This is the command mhlistmh that can be run in the OnWorks free hosting provider using one of our multiple free online workstations such as Ubuntu Online, Fedora Online, Windows online emulator or MAC OS online emulator
mhlist - list information about MIME messages
mhlist [+folder] [msgs] [-file file] [-part number] ... [-type content] ... [-headers |
-noheaders] [-realsize | -norealsize] [-rcache policy] [-wcache policy] [-check |
-nocheck] [-changecur | -nochangecur] [-verbose | -noverbose] [-disposition |
-nodisposition] [-version] [-help]
The mhlist command allows you to list information (essentially a table of contents) about
the various parts of a collection of MIME (multi-media) messages.
mhlist manipulates MIME (multi-media messages) as specified in RFC 2045 to RFC 2049 (See
The -headers switch indicates that a one-line banner should be displayed above the
The -realsize switch tells mhlist to evaluate the “native” (decoded) format of each
content prior to listing. This provides an accurate count at the expense of a small
If the -verbose switch is present, then the listing will show any “extra” information that
is present in the message, such as comments in the “Content-Type” header.
If the -disposition switch is present, then the listing will show any relevant information
from the “Content-Disposition” header.
The option -file file directs mhlist to use the specified file as the source message,
rather than a message from a folder. If you specify this file as “-”, then mhlist will
accept the source message on the standard input. Note that the file, or input from
standard input should be a validly formatted message, just like any other nmh message. It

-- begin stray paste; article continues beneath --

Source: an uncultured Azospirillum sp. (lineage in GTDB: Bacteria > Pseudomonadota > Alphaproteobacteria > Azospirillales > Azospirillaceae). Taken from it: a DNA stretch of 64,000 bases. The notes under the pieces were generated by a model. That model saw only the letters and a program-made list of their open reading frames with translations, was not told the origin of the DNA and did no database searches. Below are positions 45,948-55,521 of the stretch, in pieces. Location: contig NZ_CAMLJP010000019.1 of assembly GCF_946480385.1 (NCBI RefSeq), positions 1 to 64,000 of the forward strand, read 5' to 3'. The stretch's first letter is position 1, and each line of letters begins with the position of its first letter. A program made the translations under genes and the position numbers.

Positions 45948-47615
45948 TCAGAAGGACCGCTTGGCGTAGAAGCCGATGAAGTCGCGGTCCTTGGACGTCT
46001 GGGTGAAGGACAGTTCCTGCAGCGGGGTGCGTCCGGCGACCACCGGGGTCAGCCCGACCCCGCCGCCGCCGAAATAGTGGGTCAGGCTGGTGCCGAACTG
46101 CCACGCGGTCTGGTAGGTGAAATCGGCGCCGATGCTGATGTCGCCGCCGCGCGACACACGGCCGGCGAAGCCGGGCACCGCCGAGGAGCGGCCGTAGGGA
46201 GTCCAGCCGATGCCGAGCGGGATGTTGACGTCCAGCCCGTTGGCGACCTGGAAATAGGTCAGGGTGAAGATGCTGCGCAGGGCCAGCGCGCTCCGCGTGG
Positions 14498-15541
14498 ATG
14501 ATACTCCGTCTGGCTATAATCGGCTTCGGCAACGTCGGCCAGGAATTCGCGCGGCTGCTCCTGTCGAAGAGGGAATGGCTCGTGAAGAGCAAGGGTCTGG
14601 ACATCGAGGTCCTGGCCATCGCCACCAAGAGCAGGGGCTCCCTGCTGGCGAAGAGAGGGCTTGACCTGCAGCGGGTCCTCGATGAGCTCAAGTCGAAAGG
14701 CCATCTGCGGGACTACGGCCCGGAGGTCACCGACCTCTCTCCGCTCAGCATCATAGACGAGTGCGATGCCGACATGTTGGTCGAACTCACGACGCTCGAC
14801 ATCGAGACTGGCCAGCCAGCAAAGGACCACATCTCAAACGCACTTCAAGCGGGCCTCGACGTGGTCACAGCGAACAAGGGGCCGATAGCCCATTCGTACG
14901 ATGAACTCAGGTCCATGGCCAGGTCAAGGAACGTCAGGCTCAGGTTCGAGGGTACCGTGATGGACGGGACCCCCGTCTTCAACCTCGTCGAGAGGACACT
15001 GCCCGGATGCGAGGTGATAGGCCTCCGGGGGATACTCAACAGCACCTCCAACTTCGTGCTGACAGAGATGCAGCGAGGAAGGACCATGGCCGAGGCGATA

should NOT be in mail drop format (to convert a file in mail drop format to a folder of
nmh messages, see inc(1)).
By default, mhlist will list information about the entire message (all of its parts). By
using the -part and -type switches, you may limit the scope of this command to particular
subparts (of a multipart content) and/or particular content types.
A part specification consists of a series of numbers separated by dots. For example, in a
multipart content containing three parts, these would be named as 1, 2, and 3,
respectively. If part 2 was also a multipart content containing two parts, these would be
named as 2.1 and 2.2, respectively. Note that the -part switch is effective for only
messages containing a multipart content. If a message has some other kind of content, or
if the part is itself another multipart content, the -part switch will not prevent the
content from being acted upon.
A content specification consists of a content type and a subtype. The initial list of
“standard” content types and subtypes can be found in RFC 2046.
A list of commonly used contents is briefly reproduced here:
text plain, enriched
multipart mixed, alternative, digest, parallel
message rfc822, partial, external-body
application octet-stream, postscript
image jpeg, gif, png
A legal MIME message must contain a subtype specification.
To specify a content, regardless of its subtype, just use the name of the content, e.g.,
“audio”. To specify a specific subtype, separate the two with a slash, e.g.,
“audio/basic”. Note that regardless of the values given to the -type switch, a multipart
content (of any subtype listed above) is always acted upon. Further note that if the
-type switch is used, and it is desirable to act on a message/external-body content, then
the -type switch must be used twice: once for message/external-body and once for the
content externally referenced.
The parts of a multipart/alternative part are listed in the reverse order of their
placement in the message. The listing therefore is in decreasing order of preference, as
defined in RFC 1521.
Checking the Contents
The -check switch tells mhlist to check each content for an integrity checksum. If a
content has such a checksum (specified as a Content-MD5 header field), then mhlist will
attempt to verify the integrity of the content.
Use mhlistmh online using onworks.net services